That’s kind of the foreboding feeling in Minnesota right now, as they’re pressed against the cap pretty hard, and Koivu’s spendy deal still has a year left and Pominville’s albatross has two. However, the unfortunate reality of losing someone to Vegas might just mean that some cap space is freed up, or god forbid the NHL is able to turn a buck one of these years and raise the salary cap more than a pittance (I’m assuming Hawks fans feel our pain there). To answer the question, it’s a pretty big problem, but there’s realistic hope that there’s an easy solution to it. I don’t see the team buying out Pominville with two years left and Vanek on the books next season, but if that’s what it takes, then that’s what it takes, and keeping Nino and Granlund should be top priority. If I’m Chuck Fletcher, I’m calling George McPhee daily to see what it’ll take for him to take Pominville’s contract(before the Expansion draft, especially). 

Both players have, in the past, been fairly kind to Chuck Fletcher. The RFA tag does limit their options a bit, and with the crop of prospects coming in behind them, they likely aren’t going to make Chuck fear for his job if they hold out. I still think the Wild hold the advantage here. Now, if Granlund actually tops 80 points, and leads the team in scoring, he’s got some leverage. Giles Ferell, the smarter half of the Giles & the Goalies podcast, told me only 4 Wild players have ever topped 80 points. How depressing is that? I’m not buying Granlund keeps this up, but if he does, he is a much bigger issue than Nino.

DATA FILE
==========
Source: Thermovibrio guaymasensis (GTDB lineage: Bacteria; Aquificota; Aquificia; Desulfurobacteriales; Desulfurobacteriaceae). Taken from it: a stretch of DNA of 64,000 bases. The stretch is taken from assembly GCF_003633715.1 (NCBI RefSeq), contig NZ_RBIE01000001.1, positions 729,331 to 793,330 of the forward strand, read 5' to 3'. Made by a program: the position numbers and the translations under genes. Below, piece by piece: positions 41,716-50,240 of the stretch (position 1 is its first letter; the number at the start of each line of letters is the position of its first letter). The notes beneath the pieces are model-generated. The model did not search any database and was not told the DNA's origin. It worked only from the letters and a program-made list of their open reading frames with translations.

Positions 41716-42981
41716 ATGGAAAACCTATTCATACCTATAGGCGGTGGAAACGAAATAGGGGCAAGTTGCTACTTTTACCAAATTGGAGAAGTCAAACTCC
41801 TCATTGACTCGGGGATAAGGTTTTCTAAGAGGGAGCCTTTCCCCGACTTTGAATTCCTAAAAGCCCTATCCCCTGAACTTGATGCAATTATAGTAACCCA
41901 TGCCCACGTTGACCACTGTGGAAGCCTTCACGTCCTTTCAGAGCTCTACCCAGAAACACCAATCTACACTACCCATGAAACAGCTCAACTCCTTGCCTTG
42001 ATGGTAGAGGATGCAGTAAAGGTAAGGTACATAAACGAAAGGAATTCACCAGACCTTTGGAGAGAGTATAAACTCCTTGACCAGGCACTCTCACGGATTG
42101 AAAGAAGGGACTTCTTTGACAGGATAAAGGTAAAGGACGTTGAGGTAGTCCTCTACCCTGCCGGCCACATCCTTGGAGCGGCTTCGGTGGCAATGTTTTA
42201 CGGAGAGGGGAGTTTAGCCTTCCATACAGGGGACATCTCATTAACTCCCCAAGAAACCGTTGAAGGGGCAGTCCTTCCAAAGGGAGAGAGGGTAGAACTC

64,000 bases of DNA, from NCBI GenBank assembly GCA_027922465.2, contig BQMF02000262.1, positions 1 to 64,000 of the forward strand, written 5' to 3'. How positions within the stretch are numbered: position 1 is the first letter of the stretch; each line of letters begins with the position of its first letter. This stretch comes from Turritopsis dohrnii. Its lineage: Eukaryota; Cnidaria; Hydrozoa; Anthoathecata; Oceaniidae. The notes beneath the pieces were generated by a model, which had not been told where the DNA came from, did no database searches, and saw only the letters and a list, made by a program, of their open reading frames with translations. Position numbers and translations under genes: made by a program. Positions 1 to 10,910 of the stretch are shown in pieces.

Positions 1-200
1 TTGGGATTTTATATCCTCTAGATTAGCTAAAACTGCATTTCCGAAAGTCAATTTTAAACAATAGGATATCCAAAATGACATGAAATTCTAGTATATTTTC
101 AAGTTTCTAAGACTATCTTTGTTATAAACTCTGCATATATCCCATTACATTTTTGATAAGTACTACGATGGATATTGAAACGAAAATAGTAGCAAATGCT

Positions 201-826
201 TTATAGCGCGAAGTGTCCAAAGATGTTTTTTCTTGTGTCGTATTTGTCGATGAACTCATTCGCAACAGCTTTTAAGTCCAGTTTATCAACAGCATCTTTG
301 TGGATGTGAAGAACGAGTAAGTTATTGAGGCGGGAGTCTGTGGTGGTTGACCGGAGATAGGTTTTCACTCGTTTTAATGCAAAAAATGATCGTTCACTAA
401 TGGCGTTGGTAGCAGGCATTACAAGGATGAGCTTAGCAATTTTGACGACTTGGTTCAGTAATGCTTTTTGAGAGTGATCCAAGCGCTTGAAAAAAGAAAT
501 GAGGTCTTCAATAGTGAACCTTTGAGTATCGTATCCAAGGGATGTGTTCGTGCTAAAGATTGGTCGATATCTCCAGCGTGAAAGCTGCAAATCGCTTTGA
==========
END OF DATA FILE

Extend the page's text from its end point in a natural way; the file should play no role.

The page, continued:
Jared Spurgeon is another player who is having a career season. What have you noticed different about him this season?

Haha, well, my fancy stat friends will tell you that’s he’s been this good for a while, and I tend to agree. Spurge has been quietly underrated for a long time running, and the rest of the league is starting to take notice now. Certainly his pairing with Suter for a vast majority of the season has helped him flourish even more, not in the way that Suter has made him better, but in that it gives him a partner that’s just as good as him, and allows him to play a little more aggressively. A huge factor along those same lines is probably Boudreau’s arrival, as we’ve seen career offensive numbers from damn near the entire roster, which speaks to both Bruce’s strengths and Yeo’s shortcomings. For a while there we enjoyed seeing Spurgeon and Scandella paired together, now it kind of looks like Spurge was propping up Scandella a bit, and may have been held back by him as well, but I’ll probably dig a little deeper into that for an upcoming article. 

I always want there to be a really simple answer to one of these questions. Something like “Why is Spurgeon good,” and the answer is, “Well, his TOI on the power play tripled, so… duh.” But that never seems to be the case.

He’s still the little engine that could. Since his first season, I think most people paying attention knew Garth Snow blew this choice like a hurricane. You thought there was going to be an oral sex joke there, didn’t you? Keeping you on your toes, people. Being a top pairing D-man has its advantages, especially under a coach that doesn’t reign in his defense as much as Yeo did. Consistency in defensive partners, massive vote of confidence from the coach, team playing better in front of him… it all adds up.